Posts Tagged ‘Illinois’

Politics roundup

  • California may lead in number of arrested lawmaker scandals but jealous New York vows to catch up [NYDN]
  • Will voters in hotly contested Massachusetts primary remember Martha Coakley’s central role in the Amirault travesty of justice?
  • “State of unions: Illinois’ big unionized workforce has become a big campaign issue” [Peoria Journal Star] Teachers’ union top priority: unseat GOP governors [Politico]
  • In which I’m quoted saying relatively favorable things about left-leaning New York gubernatorial candidate Zephyr Teachout (though “enjoyed interacting with” is a long way from “would consider voting for”) [Capital New York]
  • Meet the trial-lawyer-driven group behind the Rick Perry indictment [Texas Tribune; more of what’s up in Texas]
  • Senate incumbents Reid, Pryor, and Durbin and hopeful Bruce Braley among recipients of asbestos law firm money [MCR, Legal NewsLine] Key trial lawyer ally Durbin has slipped in polls [Chicago Sun-Times]
  • Montana Democrats’ candidate for U.S. Senate looking a little Wobbly [Lachlan Markay, Free Beacon; A. Barton Hinkle, Richmond Times-Dispatch; #wobblydem]

Labor and employment roundup

  • “The tie that binds public employee unions and Wall Street” [Daniel DiSalvo] “Unions Manipulate New York City’s Public Pension Funds To Punish Their Enemies” [NYT via Jim Epstein, Reason]
  • Illinois latest state to pass “ban the box” law restricting employers’ inquiries on criminal records [Workplace Prof]
  • Two ex-football pros file suit claiming union conspired with owners on concussions [Bloomberg]
  • Average Illinois public retiree’s pension rapidly narrowing gap with average salary of worker still on job [Jake Griffin Daily Herald via Reboot Illinois] By 2006, 1,600 California prison guards were making $110K+, plus more on tendency of state/local government pay to outrun private [Lee Ohanian via Tyler Cowen]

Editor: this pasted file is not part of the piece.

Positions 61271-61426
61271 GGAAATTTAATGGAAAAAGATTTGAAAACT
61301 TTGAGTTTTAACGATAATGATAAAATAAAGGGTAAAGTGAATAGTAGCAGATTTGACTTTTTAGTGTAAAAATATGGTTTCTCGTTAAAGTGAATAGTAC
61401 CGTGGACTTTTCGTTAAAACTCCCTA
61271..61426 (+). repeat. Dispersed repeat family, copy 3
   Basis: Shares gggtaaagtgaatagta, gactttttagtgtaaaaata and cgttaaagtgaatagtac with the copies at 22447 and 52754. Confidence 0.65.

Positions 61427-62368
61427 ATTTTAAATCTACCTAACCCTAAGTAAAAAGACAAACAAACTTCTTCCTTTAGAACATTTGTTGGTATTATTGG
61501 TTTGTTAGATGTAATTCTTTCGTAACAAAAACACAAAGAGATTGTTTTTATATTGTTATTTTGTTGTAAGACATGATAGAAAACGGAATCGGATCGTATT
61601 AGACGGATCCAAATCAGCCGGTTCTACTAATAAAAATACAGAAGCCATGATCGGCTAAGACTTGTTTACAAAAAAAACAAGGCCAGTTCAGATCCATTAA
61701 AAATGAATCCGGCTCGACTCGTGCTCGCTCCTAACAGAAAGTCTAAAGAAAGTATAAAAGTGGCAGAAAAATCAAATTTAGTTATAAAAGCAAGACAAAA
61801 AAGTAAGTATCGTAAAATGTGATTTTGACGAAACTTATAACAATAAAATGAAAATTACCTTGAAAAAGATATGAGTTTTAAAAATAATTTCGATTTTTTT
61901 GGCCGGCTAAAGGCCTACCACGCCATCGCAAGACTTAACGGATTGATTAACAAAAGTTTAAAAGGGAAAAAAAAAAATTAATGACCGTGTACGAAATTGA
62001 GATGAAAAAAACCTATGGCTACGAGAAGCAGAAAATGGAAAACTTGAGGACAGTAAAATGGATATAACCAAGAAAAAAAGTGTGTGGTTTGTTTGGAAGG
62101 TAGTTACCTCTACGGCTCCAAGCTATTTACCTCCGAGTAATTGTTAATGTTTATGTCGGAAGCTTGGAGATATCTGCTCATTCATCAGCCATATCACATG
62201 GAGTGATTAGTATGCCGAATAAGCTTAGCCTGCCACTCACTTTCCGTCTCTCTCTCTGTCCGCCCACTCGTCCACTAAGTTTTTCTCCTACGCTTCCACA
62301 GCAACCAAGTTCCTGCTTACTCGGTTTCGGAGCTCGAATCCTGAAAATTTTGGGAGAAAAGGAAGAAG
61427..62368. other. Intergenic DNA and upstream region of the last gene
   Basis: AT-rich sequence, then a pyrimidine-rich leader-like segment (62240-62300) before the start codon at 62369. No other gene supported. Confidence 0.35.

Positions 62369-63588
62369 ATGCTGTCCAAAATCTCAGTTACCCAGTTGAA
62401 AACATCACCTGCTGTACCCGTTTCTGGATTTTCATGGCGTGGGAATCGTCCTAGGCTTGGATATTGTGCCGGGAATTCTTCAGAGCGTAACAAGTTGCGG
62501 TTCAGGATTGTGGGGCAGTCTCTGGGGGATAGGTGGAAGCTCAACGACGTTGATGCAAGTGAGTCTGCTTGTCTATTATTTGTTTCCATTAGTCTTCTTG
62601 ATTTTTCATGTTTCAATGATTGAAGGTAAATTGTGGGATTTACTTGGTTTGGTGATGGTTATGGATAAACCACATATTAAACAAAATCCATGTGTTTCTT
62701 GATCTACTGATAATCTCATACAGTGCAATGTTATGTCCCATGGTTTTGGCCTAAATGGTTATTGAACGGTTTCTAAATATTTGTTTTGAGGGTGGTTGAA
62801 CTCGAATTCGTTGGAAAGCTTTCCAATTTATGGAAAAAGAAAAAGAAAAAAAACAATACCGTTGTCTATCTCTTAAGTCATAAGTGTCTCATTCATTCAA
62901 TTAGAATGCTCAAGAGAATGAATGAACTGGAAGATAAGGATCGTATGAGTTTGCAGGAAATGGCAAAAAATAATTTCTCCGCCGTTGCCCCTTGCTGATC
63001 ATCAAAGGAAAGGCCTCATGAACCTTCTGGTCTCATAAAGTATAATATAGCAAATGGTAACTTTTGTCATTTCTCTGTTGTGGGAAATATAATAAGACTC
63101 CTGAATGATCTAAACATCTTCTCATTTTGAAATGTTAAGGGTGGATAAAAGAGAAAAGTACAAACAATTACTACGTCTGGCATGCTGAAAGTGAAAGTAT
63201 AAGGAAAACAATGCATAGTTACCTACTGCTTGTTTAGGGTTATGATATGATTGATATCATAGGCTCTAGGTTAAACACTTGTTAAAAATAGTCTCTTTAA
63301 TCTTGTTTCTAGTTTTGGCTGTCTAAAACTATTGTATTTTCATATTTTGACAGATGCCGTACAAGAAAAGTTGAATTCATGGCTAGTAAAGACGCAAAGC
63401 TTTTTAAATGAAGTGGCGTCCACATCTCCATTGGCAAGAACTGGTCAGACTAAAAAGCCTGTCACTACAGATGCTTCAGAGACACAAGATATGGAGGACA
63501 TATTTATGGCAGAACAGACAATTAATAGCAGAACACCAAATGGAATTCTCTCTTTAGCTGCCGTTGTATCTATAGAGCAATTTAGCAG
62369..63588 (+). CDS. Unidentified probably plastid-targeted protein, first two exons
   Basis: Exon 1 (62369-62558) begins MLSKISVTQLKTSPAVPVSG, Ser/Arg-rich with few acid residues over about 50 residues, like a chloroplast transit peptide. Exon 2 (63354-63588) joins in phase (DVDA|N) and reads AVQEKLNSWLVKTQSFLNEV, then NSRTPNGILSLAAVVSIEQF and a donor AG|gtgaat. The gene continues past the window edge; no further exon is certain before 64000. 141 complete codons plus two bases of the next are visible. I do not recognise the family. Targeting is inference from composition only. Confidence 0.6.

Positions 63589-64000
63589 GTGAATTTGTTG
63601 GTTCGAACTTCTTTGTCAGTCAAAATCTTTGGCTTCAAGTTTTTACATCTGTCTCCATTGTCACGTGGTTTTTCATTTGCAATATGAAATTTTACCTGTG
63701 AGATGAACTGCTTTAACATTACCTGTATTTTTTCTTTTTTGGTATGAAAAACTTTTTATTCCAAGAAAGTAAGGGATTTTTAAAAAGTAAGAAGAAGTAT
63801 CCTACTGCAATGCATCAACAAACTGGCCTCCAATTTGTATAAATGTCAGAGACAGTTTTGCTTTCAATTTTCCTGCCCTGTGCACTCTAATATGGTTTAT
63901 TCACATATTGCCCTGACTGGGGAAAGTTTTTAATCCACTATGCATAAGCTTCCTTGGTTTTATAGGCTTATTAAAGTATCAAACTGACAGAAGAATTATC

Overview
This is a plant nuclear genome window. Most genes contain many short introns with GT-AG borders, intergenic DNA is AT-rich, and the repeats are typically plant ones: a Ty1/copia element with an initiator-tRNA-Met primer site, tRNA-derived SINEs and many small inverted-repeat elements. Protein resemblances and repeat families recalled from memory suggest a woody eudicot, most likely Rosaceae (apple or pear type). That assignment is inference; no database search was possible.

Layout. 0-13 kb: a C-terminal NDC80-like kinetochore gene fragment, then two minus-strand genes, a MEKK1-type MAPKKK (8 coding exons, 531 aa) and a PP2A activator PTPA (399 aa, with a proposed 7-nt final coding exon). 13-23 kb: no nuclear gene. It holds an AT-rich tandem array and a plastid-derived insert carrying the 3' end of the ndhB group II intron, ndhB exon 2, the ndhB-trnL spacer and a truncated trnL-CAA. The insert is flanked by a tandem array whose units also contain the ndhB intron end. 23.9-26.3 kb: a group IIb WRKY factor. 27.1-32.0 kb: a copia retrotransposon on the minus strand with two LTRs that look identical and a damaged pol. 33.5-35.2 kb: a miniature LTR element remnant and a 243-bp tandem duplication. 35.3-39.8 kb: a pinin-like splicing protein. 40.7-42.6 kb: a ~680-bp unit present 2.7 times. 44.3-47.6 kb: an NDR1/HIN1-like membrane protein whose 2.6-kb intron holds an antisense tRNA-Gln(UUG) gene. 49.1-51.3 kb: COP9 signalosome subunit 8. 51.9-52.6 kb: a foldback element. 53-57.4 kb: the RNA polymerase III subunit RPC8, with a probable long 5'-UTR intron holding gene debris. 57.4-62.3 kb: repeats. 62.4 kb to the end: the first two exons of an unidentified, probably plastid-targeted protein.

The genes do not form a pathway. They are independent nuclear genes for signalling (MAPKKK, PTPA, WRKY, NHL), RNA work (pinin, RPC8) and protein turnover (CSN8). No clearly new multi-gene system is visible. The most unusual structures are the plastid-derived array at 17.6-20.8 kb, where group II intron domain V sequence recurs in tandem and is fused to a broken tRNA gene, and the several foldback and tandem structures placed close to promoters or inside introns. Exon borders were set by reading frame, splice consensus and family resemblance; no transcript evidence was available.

• Great moments in employment law: Seventh Circuit says other employees’ having sex on complainant’s desk not hostile work environment when not targeted at gender [Eric B. Meyer]
  • Next step signaled in SEIU fast food protest campaign: unlawful property occupations [AP, Chicago Tribune, arrests in May]
  • Trial lawyer win: Obama federal-contractor fiat will forbid pre-dispute agreements to submit bias claims to binding arbitration [AP, AAJ jubilates]

Labor and employment roundup

Dismissed workers’ comp arbitrator presses disability claim

An Illinois state employee “was dismissed in 2011 from her $115,000 per year job as an arbitrator for the Illinois Workers’ Compensation Commission after a series of stories in the News-Democrat concerning more than $10 million paid to prison guards who complained that turning keys and operating locks caused them to be injured.” The investigation indicated that the arbitrator tried to hide from the press a disability application by a former state trooper convicted of causing highway deaths, and allegedly used her position in an unsuccessful attempt to pressure state officials to speed up her own claim, commenting that she had ‘two mortgages’ to pay.” After her departure from the arbitrator job she “found work training others for the very job from which she was fired,” and now is endeavoring to collect a “pending $25,000 settlement for a disability primarily attributed to typing,” which the state is resisting. [Belleville, Ill., News-Democrat]

“When Jail Is No Alibi”